Referring a child/family to the LA for the penalty process is at the headteacher's discretion, up to a point. I can't imagine a HT would refer for 1 day.

ilovesooty Sun 01-Dec-13 13:23:56

If you want the day out just take him. I doubt if the HT will refer it to the LA for a one day family event.
I don't believe in lying and saying he's ill.

OrlandoWoolf Sun 01-Dec-13 13:27:33

Exactly. I don't believe in lying either as I think it sets a bad precedent.

NynaevesSister Sun 01-Dec-13 13:28:09

Unauthorised attendance goes straight to the LA and they fine you. The HT only has the choice of authorising leave in exceptional circumstances or not. Maybe it varies between LAs but that is how it is with ours.

babywipesaremagic Sun 01-Dec-13 17:20:10

If you are going to take him and feel it is important enough to miss school just be honest with the HT. Don't lie and say dc is ill when they aren't, that sends them the message that lying is ok plus puts them in an awkward position if they slip up (which they probably will) and the school will remember that you lied about this every time they are late/absent in future.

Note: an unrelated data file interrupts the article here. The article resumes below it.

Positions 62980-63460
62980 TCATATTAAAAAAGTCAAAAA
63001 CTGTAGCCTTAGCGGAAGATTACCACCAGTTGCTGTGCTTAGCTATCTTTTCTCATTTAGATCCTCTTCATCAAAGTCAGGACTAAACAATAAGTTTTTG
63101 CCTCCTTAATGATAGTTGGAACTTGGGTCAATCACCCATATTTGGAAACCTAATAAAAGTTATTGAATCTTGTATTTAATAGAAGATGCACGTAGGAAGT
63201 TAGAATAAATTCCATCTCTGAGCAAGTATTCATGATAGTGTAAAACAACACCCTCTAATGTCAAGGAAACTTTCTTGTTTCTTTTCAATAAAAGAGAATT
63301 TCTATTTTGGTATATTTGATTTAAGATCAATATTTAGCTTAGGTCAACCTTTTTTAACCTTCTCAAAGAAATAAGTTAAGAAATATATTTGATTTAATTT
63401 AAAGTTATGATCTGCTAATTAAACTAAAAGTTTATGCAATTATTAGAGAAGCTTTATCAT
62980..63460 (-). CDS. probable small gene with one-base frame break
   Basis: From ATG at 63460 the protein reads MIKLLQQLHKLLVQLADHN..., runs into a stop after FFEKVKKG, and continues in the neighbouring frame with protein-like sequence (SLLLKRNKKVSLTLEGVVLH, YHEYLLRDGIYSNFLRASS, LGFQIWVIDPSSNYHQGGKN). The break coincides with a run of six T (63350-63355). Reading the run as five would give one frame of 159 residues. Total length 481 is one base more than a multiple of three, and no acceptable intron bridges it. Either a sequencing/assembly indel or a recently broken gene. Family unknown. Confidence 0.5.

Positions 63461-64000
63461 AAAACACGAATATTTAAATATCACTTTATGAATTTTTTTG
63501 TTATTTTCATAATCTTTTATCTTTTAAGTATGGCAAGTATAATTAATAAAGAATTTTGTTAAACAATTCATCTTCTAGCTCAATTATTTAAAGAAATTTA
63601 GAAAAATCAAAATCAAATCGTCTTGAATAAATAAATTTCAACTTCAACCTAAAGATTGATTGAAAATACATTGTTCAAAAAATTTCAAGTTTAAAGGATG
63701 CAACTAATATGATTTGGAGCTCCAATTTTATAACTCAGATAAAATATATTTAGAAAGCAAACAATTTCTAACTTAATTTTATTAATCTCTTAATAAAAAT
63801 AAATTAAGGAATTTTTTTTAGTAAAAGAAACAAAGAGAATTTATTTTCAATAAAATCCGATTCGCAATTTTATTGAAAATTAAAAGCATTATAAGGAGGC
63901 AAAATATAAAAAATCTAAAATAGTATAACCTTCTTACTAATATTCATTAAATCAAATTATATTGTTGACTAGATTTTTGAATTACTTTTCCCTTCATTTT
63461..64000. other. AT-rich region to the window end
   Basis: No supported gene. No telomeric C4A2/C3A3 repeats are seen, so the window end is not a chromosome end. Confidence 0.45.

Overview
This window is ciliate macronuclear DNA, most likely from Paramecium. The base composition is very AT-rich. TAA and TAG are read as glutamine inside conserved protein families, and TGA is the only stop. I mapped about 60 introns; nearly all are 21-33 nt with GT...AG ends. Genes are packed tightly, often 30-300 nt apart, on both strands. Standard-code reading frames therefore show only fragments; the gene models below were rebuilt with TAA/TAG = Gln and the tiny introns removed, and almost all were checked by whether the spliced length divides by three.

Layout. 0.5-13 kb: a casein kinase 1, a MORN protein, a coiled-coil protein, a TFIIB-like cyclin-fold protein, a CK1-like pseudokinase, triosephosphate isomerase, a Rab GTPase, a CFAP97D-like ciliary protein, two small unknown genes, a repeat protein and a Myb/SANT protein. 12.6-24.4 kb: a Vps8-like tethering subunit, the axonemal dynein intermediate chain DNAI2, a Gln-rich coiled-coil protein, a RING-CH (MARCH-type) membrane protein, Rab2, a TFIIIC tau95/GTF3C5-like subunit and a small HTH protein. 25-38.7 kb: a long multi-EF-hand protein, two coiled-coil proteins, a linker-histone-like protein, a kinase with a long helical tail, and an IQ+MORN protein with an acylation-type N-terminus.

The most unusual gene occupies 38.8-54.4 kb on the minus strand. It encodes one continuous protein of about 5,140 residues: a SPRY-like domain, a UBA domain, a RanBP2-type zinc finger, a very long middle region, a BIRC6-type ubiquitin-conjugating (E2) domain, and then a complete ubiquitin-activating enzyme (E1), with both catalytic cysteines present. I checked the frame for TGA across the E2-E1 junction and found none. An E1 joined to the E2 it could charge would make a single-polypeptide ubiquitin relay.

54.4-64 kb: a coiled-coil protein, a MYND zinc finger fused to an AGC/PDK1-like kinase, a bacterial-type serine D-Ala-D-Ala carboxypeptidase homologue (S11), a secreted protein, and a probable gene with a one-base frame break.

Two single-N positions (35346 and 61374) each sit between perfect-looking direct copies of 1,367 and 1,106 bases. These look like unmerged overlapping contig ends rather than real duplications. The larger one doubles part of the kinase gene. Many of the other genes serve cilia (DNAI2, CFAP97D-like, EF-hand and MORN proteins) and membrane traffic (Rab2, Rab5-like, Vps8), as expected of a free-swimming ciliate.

Piddlepuddle Sun 01-Dec-13 17:22:14

Our headteacher gave the specific example of granny's 100th birthday as being "exceptional" in his letter last week.

lljkk Sun 01-Dec-13 17:32:33

Not every LA fines, and nobody is too sure what fines are imposed for what.
I would risk it.

I would love to hear from people who have been fined & for what.

My grandmother's 90th birthday is in 2015.

OddFodd Sun 01-Dec-13 17:58:05

Our HT grudgingly conceded that DS could have the day off to attend his grandmother's funeral but wouldn't authorise my friend taking her DD out for the day to attend a wedding at which she was a bridesmaid! shock

I'd apply but just take it whatever she says

OldDaddy Mon 02-Dec-13 16:28:20

Pfft. It's ridiculous. My dad took me and my brother out of school one day to go to an AC/DC concert. Never did us any harm. Although laughably the head said he heartily disapproved of "devils music". Tell them it is happening and do it. Doesn't do the kids any harm when it snows and they get a day off. (or when teachers strike)

ilovesmurfs Mon 02-Dec-13 16:35:57

Just notify them of when you are going and wy and go.

My three school aged boys and five days off this term for a holiday! And no fine.